World of Warcraft: Mists of Pandaria review: Levels 1 to 20

Exploring the Wandering Isle and picking sides in Blizzard's huge new expansion

The streets of Orgrimmar feel different. It looks the same as it did in Cataclysm, but now there are giant pandas everywhere. Big, cuddly pandas whose pot bellies wobble when they run. Say hello to the pandaren, Azeroth's newest race, and the stars of Mists of Pandaria.

There are pandaren in Stormwind too. This is World of Warcraft's first neutral race, and you get to decide whether you join forces with the Alliance or the Horde. But before you pick a side, you have to complete your training on the Wandering Isle - an island resting on the back of an enormous turtle which serves as the starting area for all new pandaren characters.

This is the first major expansion for World of Warcraft since 2010's Cataclysm, and it adds - and changes - a surprising amount. The level cap has been raised to 90, the talent system has been completely revamped and an addictive pet battle system has been added - but is it enough to win back players who've defected to Guild Wars 2? It's hard to tell at this early stage. The servers are heaving, and armies of level 85 players have descended on Pandaria to try out the new content, with hilarious, buggy results. But every MMO is busy at launch, so we'll have to see whether these people stick around for the long haul.


There's something inherently ridiculous about the pandaren, but we like them. Their starting area is vibrant and colourful, and the (slightly hackneyed) Asian influence makes it distinct from anywhere in Kalimdor or the Eastern Kingdoms. This is actually quite shrewd of Blizzard. There are around 457 million internet users in China, two thirds of which play MMOs. They're unlikely to dethrone the country's most popular MMO, which has a user base of 25 million, but Pandaria's Eastern aesthetic may see a growth in Chinese subscribers.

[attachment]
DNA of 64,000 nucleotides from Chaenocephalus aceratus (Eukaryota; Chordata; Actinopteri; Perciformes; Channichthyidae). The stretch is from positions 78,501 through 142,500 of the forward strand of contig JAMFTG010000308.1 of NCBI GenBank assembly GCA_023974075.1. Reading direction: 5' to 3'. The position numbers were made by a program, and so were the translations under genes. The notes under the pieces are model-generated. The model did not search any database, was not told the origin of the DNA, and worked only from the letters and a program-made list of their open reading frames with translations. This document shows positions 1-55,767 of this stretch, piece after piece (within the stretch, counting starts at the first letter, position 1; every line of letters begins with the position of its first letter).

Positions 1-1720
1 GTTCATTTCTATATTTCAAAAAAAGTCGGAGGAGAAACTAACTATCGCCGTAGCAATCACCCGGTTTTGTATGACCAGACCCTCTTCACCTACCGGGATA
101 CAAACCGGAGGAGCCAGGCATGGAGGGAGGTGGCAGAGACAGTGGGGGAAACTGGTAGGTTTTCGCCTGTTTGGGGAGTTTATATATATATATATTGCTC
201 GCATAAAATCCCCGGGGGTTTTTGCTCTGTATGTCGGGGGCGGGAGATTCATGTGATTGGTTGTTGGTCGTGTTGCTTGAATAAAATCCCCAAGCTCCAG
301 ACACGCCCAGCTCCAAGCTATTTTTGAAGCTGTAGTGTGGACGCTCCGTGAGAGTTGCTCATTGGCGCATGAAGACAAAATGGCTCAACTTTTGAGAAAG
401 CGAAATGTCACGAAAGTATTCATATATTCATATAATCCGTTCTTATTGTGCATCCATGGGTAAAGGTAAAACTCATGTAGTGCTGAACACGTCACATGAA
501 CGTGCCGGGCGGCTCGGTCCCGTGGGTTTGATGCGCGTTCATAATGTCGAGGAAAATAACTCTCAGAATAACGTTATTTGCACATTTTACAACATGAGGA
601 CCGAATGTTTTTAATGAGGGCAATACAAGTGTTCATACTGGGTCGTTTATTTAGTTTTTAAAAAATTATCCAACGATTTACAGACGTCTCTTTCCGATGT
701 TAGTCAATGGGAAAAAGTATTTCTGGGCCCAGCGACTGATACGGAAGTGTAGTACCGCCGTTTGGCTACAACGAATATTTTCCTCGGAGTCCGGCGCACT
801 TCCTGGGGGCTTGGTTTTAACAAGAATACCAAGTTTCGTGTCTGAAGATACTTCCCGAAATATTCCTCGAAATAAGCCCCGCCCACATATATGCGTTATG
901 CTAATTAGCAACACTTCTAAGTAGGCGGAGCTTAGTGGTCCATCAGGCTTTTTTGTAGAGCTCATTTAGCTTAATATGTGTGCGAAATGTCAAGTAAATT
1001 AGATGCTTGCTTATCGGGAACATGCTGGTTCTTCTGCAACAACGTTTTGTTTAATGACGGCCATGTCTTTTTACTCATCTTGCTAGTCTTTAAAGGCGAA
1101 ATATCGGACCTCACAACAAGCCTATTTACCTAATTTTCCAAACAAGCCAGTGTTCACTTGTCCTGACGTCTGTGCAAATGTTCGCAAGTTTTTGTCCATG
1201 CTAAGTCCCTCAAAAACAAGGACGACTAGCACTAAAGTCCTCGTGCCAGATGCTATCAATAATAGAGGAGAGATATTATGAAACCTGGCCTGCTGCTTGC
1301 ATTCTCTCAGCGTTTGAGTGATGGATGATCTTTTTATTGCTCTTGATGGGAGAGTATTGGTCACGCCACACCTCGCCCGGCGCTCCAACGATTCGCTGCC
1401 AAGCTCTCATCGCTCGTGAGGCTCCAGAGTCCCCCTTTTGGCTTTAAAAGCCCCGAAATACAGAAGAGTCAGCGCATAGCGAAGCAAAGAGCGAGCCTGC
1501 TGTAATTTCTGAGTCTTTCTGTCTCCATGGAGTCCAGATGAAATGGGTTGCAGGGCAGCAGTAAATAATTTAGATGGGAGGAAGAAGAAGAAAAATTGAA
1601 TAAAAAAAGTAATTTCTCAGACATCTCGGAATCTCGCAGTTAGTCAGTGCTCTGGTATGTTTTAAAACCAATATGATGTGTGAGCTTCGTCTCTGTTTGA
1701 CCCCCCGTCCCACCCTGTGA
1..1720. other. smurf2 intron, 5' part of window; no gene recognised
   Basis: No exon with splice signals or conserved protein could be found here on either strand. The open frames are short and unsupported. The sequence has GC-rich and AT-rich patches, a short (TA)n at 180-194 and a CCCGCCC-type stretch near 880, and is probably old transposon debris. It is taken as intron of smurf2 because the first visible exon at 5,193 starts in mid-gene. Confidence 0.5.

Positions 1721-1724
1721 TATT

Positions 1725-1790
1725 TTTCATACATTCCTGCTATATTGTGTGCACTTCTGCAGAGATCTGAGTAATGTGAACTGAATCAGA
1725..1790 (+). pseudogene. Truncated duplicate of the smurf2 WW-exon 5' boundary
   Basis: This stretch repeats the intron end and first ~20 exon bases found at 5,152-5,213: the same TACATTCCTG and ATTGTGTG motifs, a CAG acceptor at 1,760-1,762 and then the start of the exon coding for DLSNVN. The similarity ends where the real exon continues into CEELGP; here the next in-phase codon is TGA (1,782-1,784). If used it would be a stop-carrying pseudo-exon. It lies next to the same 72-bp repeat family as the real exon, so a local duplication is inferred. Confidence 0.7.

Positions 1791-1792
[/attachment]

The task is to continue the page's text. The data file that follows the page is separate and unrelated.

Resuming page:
The eight year-old engine is, unsurprisingly, showing its age, but the environment design still packs a visual punch - especially the towering Temple of Five Dawns at the centre of the island. It's all a bit twee, though. The colourful world, fluffy pandas and syrupy dialogue wouldn't feel out of place in a Disney film. The storyline revolves around Shen-zin Su, the great sea turtle whose back the Wandering Isle rests on, falling ill because of a 'thorn' in his side - which is actually a crashed Alliance airship. After helping him and completing your training, you're finally given the chance to leave the island and side with either Garrosh Hellscream or Varian Wrynn. When you make your choice you'll appear in the capital of whatever side you choose. You won't actually see Pandaria itself, a level 85-90 zone, until much later in the game.


The pandaren come with a few interesting racial passive abilities, mostly revolving around their considerable girth and love of food. Epicurean doubles the stats from the Well Fed buff and Gourmand increases your cooking by 15. Bouncy cuts falling damage in half, and Inner Peace doubles the length of your rested experience bonus. There's a physical ability too, Quaking Palm, which stuns an enemy for 4 seconds. It's a decent selection of powers and makes them a hardy race. They can be hunters, mages, warriors, priests, rogues, shamans, warriors and monks.

Monk is a new class for Mists of Pandaria. It's a hybrid class that, like the druid and paladin, can serve as either tank, healer or DPS. You can roll a monk for any race except worgen and goblin, but it feels tailor-made for the pandaren. The quests on the Wandering Isle are clearly designed with monks in mind, which can actually feel a bit weird if you play as another class.

Monks specialise in hand-to-hand combat, and their moves all sound like they've been ripped straight from a classic Shaw Brothers kung-fu film. Flying Serpent Kick allows you to streak towards your target from a distance; Touch of Death instantly kills an enemy with less health than you; Spinning Crane Kick is a powerful AOE attack. You're still just tapping the number keys to attack, of course. The monk brings some new tactics and flavour to World of Warcraft's time-honoured combat, but not enough that it significantly alters the gameplay.

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